Analysis of production engineering, with emphasis on planning and control of manufacturing and service systems. Prerequisites: Probability and linear programming.

Overview of controlling manufacturing processes, machine tools, and machining operations. Continuous and discrete domain transfer functions and control systems. Feedback and feedforward control of machine tools. Sensor-based and other advanced monitoring and control technology and manufacturing automation. Prerequisite: Basic knowledge of manufacturing processes.

Quality management philosophies, Deming, Juran; quality planning, control, and improvement; quality systems, management organizations for quality assurance. Role of operations research.

Methods of measuring the reliability and effectiveness of complex engineering systems, including optimization theory, preventive maintenance models, and statistical analysis. Coit, Elsayed, Pham. Prerequisite: Advanced probability or 16:540:515.

Maintenance issues; technical foundations for modeling such large-scale systems; approaches for condition maintenance; and optimization methodologies for optimum inspection, repair, and maintenance schedules. Prerequisite: 16:540:585.

Software-reliability issues; software errors, faults, and failures; software design for reliability; data collection; formal methods for reliability; software fault tolerance; modeling growth in software reliability; cost modeling and estimation; and software quality management.Prerequisite: 16:540:515 or 16:960:580.

Advanced topics in reliability theory and engineering; reliability optimization; theory of preventive maintenance, replacement, and inspection; accelerated life reliability models; renewal processes; and maximum likelihood estimation. Prerequisite: 16:540:585.

Construction and analysis of control charts for variables and attributes; histogram analysis; use and evaluation of Dodge-Romig and Military Standards acceptance sampling plans. Prerequisite: 16:960:580, 582, or 592.

Statistical methodology for survival and reliability data. Topics include life-table techniques; competing risk analysis; parametric and nonparametric inferences of lifetime distributions; regressions and censored data; Poisson and renewal processes; multistate survival models and goodness-of-fit test. Statistical software used. Prerequisites: One year of calculus and Level V statistics.

Discrete-probability spaces; combinatorial analysis; occupancy and matching problems; basic distributions; probabilities in a continuum; random variables; expectations; distribution functions; conditional probability and independence; coin tossing; weak law of large number; and the deMoivre-Laplace theorem. Prerequisite: 16:640:152; effective fall 2009: 16:640:251. Credit given for only one of 16:960:580, 582, 592.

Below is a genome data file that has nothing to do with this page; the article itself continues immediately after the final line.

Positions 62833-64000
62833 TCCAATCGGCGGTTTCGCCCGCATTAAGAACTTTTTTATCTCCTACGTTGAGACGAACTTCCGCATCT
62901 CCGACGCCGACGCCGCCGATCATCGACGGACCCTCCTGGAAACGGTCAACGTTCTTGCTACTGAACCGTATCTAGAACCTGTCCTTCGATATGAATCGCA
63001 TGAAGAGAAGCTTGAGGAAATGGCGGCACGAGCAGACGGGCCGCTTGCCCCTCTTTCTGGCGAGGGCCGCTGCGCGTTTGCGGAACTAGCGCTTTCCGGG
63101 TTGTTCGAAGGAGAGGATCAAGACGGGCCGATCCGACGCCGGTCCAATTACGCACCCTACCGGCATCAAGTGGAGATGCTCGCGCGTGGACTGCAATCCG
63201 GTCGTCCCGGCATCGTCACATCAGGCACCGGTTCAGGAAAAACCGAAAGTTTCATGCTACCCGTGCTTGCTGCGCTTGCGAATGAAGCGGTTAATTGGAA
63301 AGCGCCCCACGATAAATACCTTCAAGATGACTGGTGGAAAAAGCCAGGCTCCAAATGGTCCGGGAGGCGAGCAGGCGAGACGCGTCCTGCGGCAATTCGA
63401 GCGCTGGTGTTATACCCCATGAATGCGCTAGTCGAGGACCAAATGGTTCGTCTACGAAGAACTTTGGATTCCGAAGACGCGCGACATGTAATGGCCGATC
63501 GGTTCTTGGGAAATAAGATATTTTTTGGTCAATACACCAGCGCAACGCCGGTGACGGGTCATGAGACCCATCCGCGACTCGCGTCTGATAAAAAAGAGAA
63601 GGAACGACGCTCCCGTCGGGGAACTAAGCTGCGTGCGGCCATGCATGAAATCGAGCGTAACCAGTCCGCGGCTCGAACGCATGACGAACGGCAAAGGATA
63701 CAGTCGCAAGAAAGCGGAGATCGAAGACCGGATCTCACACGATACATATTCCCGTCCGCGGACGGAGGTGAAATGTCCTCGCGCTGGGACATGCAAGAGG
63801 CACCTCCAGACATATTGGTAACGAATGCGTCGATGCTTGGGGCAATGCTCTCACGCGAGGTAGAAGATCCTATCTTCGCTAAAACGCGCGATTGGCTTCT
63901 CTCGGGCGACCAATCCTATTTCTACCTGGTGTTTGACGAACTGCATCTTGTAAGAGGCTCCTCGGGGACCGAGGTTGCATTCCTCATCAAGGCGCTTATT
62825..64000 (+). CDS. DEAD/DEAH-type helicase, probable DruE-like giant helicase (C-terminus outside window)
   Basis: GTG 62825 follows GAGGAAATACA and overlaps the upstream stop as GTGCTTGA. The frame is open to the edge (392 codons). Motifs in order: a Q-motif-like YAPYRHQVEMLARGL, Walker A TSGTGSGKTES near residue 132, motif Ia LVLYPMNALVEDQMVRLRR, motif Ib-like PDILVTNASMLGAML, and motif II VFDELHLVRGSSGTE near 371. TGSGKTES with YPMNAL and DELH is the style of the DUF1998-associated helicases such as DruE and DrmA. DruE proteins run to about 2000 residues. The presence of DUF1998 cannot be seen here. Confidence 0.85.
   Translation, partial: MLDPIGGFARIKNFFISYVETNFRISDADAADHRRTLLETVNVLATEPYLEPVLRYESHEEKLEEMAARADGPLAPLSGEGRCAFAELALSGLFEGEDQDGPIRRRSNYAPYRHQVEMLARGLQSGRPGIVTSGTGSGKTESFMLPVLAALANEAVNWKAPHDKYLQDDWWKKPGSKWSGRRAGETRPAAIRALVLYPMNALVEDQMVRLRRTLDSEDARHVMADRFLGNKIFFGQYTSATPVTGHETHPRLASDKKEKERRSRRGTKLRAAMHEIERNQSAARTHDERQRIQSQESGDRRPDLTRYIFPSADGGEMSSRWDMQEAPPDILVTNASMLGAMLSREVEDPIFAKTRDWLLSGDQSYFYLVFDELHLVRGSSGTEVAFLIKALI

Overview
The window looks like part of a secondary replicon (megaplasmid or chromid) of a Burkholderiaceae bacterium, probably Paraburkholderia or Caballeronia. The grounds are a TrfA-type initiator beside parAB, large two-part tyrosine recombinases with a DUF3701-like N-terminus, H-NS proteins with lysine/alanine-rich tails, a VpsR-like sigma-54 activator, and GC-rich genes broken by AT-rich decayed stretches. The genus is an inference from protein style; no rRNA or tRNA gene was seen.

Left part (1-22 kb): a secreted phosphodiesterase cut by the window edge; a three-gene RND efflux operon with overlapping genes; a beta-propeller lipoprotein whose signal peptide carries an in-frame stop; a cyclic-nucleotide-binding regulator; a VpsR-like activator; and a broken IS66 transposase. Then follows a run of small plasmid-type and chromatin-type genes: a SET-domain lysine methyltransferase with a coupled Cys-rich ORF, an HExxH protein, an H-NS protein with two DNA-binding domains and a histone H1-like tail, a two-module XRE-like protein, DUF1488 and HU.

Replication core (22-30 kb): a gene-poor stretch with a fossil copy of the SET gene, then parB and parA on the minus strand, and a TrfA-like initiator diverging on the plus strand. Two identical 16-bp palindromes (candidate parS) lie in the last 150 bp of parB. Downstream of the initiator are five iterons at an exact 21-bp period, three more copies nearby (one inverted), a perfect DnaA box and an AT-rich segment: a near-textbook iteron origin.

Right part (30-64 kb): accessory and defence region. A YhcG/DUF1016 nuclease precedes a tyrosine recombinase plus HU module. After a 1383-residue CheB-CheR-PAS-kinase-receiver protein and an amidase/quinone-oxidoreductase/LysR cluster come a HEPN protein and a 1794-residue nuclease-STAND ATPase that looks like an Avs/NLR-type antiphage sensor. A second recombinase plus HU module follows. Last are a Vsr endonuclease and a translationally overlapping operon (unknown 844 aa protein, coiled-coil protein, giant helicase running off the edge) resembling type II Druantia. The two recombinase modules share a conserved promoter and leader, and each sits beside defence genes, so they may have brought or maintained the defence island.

Fundamental principles of experimental design; completely randomized variance component designs; randomized blocks; Latin squares; incomplete blocks; partially hierarchic mixed-model experiments; factorial experiments; fractional factorials; and response surface exploration. Prerequisite: 01:960:484 or 401 or equivalent. 26:960:580 Applied Stochastic Processes. This course reviews probability theory with emphasis on conditional expectations, Markov process, Poisson process, continuous-time Markov chains, renewal theory, martingale theory and stochastic calculus such as Ito’s lemma, Browian motion, and related topics. Pre-requisite: 16:960:582 or equivalent

This course examines the role of Marketing Research in four fundamental ways: (1) identification of a marketing problem and translation of that problem into an appropriate scientific question, (2) selections of the most appropriate data collection procedures using the most appropriate sample, (3) the development of analytics for reporting the “whats” of the data but more importantly answering the “whys” behind the relationships among the data, and (4) how to report the results in the most meaningful way that translates the insights into actionable recommendations.

Focuses on marketing issues in the pharmaceutical industry. Areas explored in the course include market analysis, market planning, new product launches, and commercialization of pharmaceutical products. Marketing of a prescription drug is examined including managing the transition from Rx to OTC switch. Marketing of both patent-protected and generic drugs and management of generic competition is studied. The interface between R & D, marketing and sales, product and brand management, pricing, distribution and retailing, and promotional issues within the pharmaceutical industry are covered. Relationship of product management with other functions is examined. Regulatory issues including labeling and advertising claims are studied. The impact of the health care environment wherein marketing takes place is also covered.

This course provides a broad overview of key supply chain strategies, issues and aspects. Topics covered include logistics networks, forecasting, inventory management, supply contracts, strategic alliances, supply chain integration and design, procurement and outsourcing, customer value, international issues, and a quick review of supply chain software. Case studies and outside guest speakers will be used to illustrate the issues discussed in lectures.

This course will help aspiring executives in the pharmaceutical firms to develop the knowledge, skills and ethical compass to succeed in this environment. The topics covered include research ethics, bioethics, intellectual property, healthcare reform, and drug marketing. This course exposes students to a diversity of perspectives from academic and industry point of view. It uses Harvard Business School cases that give students opportunities to learn by making executive-level decisions in real-world business context. Students will be expected to (1) participate actively in the case studies, (2) complete three written assignments of 5-8 pages, and (3) participate in one end-of-term group presentation on a timely topic in drug policy.